As a Dad myself, I hate looking for sharps in playgrounds, or worrying about my kids and family if we go into a city core to shop and play. As a new councillor, I have spent the past 1.5 years learning how to engage other levels of government strategically, to facilitate the attention, and the funding, badly-needed to help these city-wide issues going forth. I’ve also initiated creative changes at a municipal level (e.g. my motion looking at ‘Tiny Homes’ for Cambridge, my ‘placemaking’ motion, etc.) to bring housing, security, and play, to our city.
Also, climate change is a huge concern, and as a city we need greener infrastructure, energy-efficient buildings and retrofits, and electric modes of public and private transportation. Finally, as our senior and older-adult population booms, we need more mechanisms in place to help our older residents
live a great and healthy life!
What is the most important thing you want to see changed in Cambridge?
There are two things: one is physical, or on our streets; the other is mental, or subjective, in terms of how we ‘feel’.
First, I want to see Cambridge work more with the regional, provincial, and federal governments, to tackle the crises of homelessness, drug addiction, mental health, and housing, that’s gripping Waterloo Region. We need more collaborative inter-governmental engagement and action. This MUST translate to an improvement in our city, and especially in our cores: helping those in need off the streets, cleaning up needle debris, and creating downtown core environments that are conducive to business, tourism, and community play.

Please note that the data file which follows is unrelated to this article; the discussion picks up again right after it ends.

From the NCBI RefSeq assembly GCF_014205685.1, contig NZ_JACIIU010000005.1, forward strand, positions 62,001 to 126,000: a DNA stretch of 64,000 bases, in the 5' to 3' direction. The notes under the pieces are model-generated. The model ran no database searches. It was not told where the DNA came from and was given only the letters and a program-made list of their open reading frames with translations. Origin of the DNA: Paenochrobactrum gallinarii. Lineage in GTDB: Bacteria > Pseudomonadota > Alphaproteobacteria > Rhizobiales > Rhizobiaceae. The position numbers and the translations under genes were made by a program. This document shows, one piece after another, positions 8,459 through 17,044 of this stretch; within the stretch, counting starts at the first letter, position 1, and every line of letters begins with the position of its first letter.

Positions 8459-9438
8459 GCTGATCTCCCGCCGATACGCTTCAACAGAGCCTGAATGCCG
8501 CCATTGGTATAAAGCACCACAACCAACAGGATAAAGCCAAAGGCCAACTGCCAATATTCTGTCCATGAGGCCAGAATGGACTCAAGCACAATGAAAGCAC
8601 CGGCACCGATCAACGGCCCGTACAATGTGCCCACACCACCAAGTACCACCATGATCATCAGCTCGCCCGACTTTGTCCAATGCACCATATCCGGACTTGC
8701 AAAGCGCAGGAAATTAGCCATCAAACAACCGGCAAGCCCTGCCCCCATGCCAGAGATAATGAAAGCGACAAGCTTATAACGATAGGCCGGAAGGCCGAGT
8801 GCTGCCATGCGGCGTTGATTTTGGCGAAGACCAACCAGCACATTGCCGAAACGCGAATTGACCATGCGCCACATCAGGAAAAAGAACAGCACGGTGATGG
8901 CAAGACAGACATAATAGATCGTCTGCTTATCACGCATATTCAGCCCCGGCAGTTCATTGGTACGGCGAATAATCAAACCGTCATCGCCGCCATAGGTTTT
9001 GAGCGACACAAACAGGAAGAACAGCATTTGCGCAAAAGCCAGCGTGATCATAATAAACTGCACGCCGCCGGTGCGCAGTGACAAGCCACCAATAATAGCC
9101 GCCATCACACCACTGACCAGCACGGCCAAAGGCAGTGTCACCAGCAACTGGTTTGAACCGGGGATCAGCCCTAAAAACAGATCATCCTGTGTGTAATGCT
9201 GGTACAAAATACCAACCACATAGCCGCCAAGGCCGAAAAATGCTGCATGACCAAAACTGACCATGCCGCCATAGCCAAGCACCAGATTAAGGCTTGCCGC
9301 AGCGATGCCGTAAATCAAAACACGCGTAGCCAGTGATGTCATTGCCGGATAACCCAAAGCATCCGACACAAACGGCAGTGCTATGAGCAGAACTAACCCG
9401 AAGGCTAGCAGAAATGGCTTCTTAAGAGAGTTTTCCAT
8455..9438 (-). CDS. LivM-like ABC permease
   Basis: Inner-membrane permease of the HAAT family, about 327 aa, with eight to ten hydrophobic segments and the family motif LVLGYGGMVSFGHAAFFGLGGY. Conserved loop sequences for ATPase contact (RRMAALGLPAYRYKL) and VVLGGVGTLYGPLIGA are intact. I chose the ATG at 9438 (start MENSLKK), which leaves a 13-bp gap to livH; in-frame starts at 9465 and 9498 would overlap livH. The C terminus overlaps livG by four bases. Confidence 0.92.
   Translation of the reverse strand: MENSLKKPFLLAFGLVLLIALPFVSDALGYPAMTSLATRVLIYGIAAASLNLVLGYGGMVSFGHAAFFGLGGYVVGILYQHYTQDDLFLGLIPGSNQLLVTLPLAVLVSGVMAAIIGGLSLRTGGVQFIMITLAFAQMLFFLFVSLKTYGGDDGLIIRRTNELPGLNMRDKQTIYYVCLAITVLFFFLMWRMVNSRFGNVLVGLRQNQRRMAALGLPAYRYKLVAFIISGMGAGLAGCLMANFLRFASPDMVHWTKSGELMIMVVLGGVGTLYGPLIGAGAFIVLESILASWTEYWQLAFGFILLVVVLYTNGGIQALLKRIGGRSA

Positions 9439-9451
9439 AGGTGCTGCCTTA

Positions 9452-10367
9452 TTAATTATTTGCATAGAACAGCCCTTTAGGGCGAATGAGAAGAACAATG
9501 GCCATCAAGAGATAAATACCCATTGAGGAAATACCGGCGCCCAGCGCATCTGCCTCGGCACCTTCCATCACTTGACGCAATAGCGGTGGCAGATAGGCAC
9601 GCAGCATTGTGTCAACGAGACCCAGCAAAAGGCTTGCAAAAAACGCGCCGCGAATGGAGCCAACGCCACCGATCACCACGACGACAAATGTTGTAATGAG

Secondly, I want to change the mentality of our city to a positive and energized one. Despite our difficulties, this is an amazing place to live, and it has such incredible potential. It’s up us as citizens and members of council, to provide a forward-thinking, creative, and prosperous future for present and future generations of Cambridge residents to flourish in. I want to set an example of positivity and engagement, resolving our issues through collaboration and creative thinking, rather than anger, emotionality, or fear. Fear only tears-down, it can never build anything up. Cambridge, we are all in this together!
What services need to be improved in Cambridge?
Affordable housing (although it’s the purview of the Region and Province, primarily), public transportation (although it is regional, we need to collaborate on the LRT and its extension into Cambridge), snow-plowing and snow clearing, pools and recreational activities for children, as well as hang-outs and safe spaces for adolescents and teens. With a growing population of seniors and older adults, we also need more activities, clubs, and programs that assist older adults in the community, as well as children and teens.